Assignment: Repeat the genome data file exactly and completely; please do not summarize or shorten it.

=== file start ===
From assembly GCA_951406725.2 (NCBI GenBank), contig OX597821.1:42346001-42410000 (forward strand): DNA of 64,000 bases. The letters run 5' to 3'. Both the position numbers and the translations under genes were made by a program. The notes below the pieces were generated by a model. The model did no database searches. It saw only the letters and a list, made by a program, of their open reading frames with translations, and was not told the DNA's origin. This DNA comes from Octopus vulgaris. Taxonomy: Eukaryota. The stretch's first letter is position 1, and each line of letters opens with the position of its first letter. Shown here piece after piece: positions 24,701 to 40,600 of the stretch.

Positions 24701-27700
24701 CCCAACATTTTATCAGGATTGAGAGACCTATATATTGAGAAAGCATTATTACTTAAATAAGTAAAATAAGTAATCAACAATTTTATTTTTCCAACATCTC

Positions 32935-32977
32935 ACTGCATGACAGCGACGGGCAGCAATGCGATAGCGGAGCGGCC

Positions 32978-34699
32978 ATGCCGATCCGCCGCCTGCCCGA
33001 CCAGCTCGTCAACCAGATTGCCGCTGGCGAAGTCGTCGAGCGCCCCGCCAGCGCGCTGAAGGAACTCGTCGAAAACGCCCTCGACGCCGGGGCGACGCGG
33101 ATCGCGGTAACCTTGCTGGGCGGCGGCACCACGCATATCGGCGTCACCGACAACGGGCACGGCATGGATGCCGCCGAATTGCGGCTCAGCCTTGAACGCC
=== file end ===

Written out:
From assembly GCA_951406725.2 (NCBI GenBank), contig OX597821.1:42346001-42410000 (forward strand): DNA of 64,000 bases. The letters run 5' to 3'. Both the position numbers and the translations under genes were made by a program. The notes below the pieces were generated by a model. The model did no database searches. It saw only the letters and a list, made by a program, of their open reading frames with translations, and was not told the DNA's origin. This DNA comes from Octopus vulgaris. Taxonomy: Eukaryota. The stretch's first letter is position 1, and each line of letters opens with the position of its first letter. Shown here piece after piece: positions 24,701 to 40,600 of the stretch.

Positions 24701-27700
24701 CCCAACATTTTATCAGGATTGAGAGACCTATATATTGAGAAAGCATTATTACTTAAATAAGTAAAATAAGTAATCAACAATTTTATTTTTCCAACATCTC

Positions 32935-32977
32935 ACTGCATGACAGCGACGGGCAGCAATGCGATAGCGGAGCGGCC

Positions 32978-34699
32978 ATGCCGATCCGCCGCCTGCCCGA
33001 CCAGCTCGTCAACCAGATTGCCGCTGGCGAAGTCGTCGAGCGCCCCGCCAGCGCGCTGAAGGAACTCGTCGAAAACGCCCTCGACGCCGGGGCGACGCGG
33101 ATCGCGGTAACCTTGCTGGGCGGCGGCACCACGCATATCGGCGTCACCGACAACGGGCACGGCATGGATGCCGCCGAATTGCGGCTCAGCCTTGAACGCC